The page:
Kelly brings up the PWI 500, where Okada placed #1. EVIL? #168. Callis gets all wound up by the comparison but it’s entirely relevant. Okada is clearly a draw, not just in Japan. EVIL is not. True, the PWI 500 is largely nonsense but if you’re going to be considered a big enough deal to carry the big belts you’re likely to be at the top end. Okada’s big match structure is usually excellent. He likes to tell stories that need time to develop. That’s in evidence early on. EVIL is aggressive, not even bothering with a lock up and he goes after Okada’s neck in brutal fashion. The storyline, from G1, is that EVIL hurt Okada with Darkness Falls on chairs and he’s not fully recovered. The argument is that Okada even lost to Kenny Omega because of EVIL. Unfortunately EVIL’s psychology involves lengthy rest holds, to work over the neck. While it’s fine from a psychology stand-point it’s fairly dull. Given the blizzard that usually accompanies Okada bouts in 2017 it’s a step down from where our expectations are. Seeing as Okada cannot be bothered to sell the neck it renders all of EVIL’s offence pointless. Okada on offence is something else though. He does his dive over the rail, EVIL tries to throw a chair at him HE DUCKS IT and hits the dive anyway. My word, that’s an awesome spot playing into their last match and showing how prepared Okada is for the big matches.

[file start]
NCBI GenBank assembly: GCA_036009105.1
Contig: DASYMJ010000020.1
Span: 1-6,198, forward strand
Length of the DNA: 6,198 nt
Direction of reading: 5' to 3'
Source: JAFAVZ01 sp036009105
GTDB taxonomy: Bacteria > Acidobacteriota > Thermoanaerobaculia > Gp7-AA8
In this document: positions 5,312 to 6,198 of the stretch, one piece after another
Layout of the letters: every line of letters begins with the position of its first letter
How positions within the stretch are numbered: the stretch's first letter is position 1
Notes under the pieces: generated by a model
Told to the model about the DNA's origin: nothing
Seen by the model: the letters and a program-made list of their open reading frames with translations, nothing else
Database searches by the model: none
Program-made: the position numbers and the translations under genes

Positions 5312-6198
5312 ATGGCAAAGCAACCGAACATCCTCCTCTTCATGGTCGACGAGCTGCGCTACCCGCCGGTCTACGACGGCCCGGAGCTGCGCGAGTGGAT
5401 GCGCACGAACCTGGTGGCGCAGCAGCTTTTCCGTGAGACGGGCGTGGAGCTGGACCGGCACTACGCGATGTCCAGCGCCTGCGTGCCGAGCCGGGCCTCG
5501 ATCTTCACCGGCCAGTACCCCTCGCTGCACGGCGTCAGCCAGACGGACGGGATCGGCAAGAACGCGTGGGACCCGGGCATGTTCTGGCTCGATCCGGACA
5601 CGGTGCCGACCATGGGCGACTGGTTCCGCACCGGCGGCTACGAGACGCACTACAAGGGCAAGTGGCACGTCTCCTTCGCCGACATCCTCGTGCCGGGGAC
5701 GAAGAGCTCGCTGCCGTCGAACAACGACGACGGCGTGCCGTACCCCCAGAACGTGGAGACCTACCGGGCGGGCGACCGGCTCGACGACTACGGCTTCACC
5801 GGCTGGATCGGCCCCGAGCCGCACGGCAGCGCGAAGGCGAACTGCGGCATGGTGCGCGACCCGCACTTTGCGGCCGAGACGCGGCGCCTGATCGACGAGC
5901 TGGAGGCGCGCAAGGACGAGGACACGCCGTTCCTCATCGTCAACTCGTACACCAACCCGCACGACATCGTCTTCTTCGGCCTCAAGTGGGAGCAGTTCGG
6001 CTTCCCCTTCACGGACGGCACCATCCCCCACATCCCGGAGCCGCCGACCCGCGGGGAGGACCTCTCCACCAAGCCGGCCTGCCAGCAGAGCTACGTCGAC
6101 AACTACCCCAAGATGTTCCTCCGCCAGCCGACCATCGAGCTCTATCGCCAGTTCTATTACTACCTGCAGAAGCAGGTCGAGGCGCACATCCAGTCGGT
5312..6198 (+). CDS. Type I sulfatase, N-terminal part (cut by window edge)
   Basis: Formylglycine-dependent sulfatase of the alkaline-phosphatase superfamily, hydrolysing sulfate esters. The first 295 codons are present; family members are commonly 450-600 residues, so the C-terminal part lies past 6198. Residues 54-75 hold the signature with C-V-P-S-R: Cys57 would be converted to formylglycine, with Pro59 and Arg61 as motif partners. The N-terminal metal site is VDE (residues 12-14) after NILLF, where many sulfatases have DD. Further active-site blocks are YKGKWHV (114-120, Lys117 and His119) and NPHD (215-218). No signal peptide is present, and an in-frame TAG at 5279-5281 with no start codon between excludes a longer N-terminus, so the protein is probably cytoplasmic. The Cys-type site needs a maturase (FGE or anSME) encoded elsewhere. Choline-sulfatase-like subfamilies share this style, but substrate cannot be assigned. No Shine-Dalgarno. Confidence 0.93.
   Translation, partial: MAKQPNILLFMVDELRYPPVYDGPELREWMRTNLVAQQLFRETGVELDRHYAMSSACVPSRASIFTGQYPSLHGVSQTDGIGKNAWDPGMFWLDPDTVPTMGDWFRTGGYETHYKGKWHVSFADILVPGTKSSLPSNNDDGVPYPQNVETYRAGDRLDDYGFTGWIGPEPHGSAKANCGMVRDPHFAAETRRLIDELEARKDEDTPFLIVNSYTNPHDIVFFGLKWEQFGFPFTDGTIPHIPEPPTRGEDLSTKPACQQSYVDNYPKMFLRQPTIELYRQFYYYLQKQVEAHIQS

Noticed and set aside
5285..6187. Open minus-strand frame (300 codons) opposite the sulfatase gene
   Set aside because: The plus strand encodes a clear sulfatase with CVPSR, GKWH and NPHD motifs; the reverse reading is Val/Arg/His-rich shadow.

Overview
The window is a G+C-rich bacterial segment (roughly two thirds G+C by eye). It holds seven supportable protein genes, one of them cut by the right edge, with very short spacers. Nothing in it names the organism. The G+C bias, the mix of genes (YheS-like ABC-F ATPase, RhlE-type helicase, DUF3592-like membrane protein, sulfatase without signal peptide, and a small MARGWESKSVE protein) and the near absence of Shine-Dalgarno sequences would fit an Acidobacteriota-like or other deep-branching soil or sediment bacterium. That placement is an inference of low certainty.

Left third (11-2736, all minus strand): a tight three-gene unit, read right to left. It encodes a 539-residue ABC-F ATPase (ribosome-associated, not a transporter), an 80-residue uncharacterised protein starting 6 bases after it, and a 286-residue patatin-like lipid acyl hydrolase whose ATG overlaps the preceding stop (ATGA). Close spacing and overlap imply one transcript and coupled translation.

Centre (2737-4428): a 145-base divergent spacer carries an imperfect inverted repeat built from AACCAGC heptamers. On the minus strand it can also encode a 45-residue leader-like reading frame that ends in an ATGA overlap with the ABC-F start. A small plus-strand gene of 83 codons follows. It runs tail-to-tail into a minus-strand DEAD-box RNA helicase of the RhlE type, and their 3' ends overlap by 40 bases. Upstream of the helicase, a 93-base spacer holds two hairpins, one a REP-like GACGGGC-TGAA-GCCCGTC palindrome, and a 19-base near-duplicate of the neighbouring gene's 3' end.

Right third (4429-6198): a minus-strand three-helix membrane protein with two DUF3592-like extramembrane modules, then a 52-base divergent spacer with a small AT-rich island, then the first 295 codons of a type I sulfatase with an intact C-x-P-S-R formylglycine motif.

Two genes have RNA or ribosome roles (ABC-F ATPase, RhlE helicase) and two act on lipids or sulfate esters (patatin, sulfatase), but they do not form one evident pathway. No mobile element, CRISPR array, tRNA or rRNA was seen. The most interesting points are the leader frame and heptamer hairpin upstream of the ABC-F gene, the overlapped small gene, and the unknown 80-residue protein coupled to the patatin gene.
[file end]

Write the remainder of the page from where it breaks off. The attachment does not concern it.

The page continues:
This comes into play again as Okada desperately avoids the Darkness Falls into chairs, a spot that caused all his neck issues from G1. Okada seems keen on taking big spots to sell the concept of EVIL beating him by breaking his neck. He takes a nasty release German suplex right on the neck as Kevin Kelly talks about the difficulty of holding on to a title for so long. It wears you down. You could argue EVIL’s approach isn’t just about winning but rather further weakening Okada for Wrestle Kingdom. If he does win, it’s a bonus.


The Banshee Muzzle is employed, a hold EVIL debuted at G1, and focuses on the neck. It seems to be building logically with Okada continually taking spots on his neck until they throw in my most hated spot; the referee bump. Modern wrestlers find sneaky cheating impossible, it seems, so the booking has to cater to them. Referees are badly distracted or just bumped for no reason. The set up here is for Darkness Falls on some chairs but Okada rana’s out, nailing EVIL head first into the chair stack. Despite EVIL’s viciousness it’s Okada who draws the most heat, putting a fucking beating on EVIL for the chair business. It seems fair to me but the Tokyo crowd don’t care for it. EVIL’s comeback from that sees Okada land on his neck, again, and I’m genuinely concerned his neck is completely fucked at this point.